For 1925, the engine speed was increased to 6,000 r.p.m. and the b.h.p. to 170. Three cars were entered for the European Grand Prix, which was run at Spa in Belgium on June 28th, and so great was the reputation which the Italian firm had gained in 1924, that only Delage cared to face them. Ascari and Campari, as before, had two of the cars, and as Louis Wagner had joined the Delage team, the third car was entrusted to Count Brilli Pen. The race proved a walk-over for Alfa-Romeo, as none of the Delages completed the course ; Brilli Pen i also withdrew near the end with a broken spring, but Ascari and Campari finished, the former averaging 74.46 m.p.h.

That year the French Grand Prix was held at Montlhery, and the three Alfa-Romeos, with the same drivers, were entered for the race. Ascari took the lead at once, followed by Campari, and held it unchallenged for the first quarter of the race ; and then on a long gentle bend, which could just not be taken all out, his car got out of control, tore down the wooden fencing for 130 yards, and turned over in the ditch, Ascari being killed. Some rounds later, Campari and Brilli Pen i came in to the pits together, and learned that Ascari had succumbed to his injuries. They decided to withdraw, the drivers raced their engines for the last time, and then they were silenced for the day.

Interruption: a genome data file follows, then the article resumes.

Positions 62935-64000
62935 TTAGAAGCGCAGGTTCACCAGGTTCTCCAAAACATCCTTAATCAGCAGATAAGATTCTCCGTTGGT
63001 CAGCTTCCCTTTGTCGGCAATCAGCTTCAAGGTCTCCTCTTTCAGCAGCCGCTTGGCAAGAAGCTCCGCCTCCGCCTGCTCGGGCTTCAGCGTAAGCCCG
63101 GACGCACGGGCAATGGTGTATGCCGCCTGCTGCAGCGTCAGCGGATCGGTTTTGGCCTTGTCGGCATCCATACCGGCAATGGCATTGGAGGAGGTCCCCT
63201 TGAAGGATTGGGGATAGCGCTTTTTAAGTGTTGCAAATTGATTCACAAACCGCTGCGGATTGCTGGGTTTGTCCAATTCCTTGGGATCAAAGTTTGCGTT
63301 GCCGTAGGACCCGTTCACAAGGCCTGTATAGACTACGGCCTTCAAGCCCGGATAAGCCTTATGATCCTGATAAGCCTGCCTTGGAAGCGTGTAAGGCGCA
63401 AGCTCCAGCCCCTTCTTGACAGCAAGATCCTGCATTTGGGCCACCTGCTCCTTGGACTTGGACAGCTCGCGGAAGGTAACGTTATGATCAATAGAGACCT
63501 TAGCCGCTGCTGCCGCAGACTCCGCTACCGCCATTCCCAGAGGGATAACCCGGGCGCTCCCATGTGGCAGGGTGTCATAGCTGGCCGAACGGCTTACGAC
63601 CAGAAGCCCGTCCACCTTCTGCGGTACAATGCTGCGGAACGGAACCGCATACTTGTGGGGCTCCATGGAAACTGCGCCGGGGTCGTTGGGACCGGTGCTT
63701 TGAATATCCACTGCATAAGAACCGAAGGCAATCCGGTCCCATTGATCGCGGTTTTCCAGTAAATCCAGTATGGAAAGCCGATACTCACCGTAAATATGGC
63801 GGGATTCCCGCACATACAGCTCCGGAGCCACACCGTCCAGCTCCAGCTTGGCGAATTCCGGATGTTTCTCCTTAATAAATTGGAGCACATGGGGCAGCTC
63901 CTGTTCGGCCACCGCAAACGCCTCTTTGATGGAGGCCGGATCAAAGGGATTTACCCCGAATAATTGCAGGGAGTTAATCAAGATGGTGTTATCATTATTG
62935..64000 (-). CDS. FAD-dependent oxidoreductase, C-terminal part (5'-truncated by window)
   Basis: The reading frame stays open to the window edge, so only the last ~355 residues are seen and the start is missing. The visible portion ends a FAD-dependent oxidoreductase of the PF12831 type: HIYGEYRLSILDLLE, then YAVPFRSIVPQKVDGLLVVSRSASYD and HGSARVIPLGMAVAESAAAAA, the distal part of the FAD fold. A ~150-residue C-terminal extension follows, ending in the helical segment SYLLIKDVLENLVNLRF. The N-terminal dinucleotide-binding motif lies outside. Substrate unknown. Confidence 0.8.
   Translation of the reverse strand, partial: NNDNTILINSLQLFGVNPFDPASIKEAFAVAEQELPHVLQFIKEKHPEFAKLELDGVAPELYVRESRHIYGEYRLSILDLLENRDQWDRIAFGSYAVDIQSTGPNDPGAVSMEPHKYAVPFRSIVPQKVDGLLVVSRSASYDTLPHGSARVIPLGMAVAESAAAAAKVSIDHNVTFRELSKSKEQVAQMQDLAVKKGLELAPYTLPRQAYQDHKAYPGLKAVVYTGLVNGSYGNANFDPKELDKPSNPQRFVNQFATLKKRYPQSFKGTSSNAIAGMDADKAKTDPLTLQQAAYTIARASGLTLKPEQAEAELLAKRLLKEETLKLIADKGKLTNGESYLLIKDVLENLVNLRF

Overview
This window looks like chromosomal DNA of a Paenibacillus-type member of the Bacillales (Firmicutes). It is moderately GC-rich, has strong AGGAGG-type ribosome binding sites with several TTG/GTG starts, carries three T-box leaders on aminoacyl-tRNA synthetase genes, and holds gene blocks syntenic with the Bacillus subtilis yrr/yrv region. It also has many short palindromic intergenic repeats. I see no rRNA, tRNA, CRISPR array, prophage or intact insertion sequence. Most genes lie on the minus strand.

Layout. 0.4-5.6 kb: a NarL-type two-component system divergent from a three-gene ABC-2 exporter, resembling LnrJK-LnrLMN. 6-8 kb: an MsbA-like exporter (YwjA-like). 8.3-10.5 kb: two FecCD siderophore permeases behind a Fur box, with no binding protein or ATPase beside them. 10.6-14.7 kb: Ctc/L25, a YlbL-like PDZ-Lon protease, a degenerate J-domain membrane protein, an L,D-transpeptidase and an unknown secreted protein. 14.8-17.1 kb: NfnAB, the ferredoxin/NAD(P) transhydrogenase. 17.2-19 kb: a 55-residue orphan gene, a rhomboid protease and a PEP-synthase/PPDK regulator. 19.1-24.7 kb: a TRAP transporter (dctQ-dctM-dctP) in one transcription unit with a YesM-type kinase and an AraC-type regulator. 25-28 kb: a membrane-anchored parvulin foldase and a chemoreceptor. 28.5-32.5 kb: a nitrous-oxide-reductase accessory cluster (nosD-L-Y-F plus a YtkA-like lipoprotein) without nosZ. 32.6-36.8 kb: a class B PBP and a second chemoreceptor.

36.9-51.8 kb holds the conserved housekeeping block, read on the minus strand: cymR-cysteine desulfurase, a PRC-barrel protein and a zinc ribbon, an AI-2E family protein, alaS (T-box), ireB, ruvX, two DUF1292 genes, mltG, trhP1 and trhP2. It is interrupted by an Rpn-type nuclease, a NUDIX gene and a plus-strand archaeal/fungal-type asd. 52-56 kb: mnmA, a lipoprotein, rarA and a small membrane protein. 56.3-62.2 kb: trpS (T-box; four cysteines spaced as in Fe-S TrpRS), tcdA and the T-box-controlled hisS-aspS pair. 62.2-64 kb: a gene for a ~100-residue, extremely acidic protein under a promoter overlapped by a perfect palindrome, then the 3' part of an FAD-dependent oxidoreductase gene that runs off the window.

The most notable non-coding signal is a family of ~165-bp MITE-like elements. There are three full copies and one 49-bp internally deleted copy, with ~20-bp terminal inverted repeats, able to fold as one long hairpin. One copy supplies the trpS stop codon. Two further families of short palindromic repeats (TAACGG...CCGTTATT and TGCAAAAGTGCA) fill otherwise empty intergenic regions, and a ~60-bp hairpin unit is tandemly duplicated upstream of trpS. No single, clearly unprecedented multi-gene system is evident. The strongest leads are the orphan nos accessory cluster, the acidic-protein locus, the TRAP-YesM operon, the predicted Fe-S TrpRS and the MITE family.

The Italian Grand Prix that year was lent a special interest by the entry of a team of 2-litre Duesenbergs from America. Alfa-Romeo also entered three cars, the third racer being driven by the young American, Peter de Paolo. In the race, however, it was soon apparent that although the Duesenbergs were about equal to Alfa-Romeos in maximum speed, they were no match for them on the road sections of the Monza circuit, and in the end Brilli Pen i and Campari finished first and second, the former averaging 94.76 m.p.h. De Paolo on the third Alfa-Romeo finished fifth. By their victory in this race, Alfa-Romeo secured the first Championship of the World, for which owing to Peter de Paolo's win on a Duesenberg at Indianapolis, the American car was also in the running. With the introduction in 1926 of the 1500 c.c. limit for the Grands Prix, Alfa-Romeo decided to build no new racers, but,

rate to rest on their welldeserved laurels. The absence of any Italian cars certainly robbed last year's races of much excitement and interest ; and anyone who watched the magnificent performances of the Alfa-Romeo in the latter days of the 2-litre rule, will hope to see them once more on the starting line in the Grand Prix races.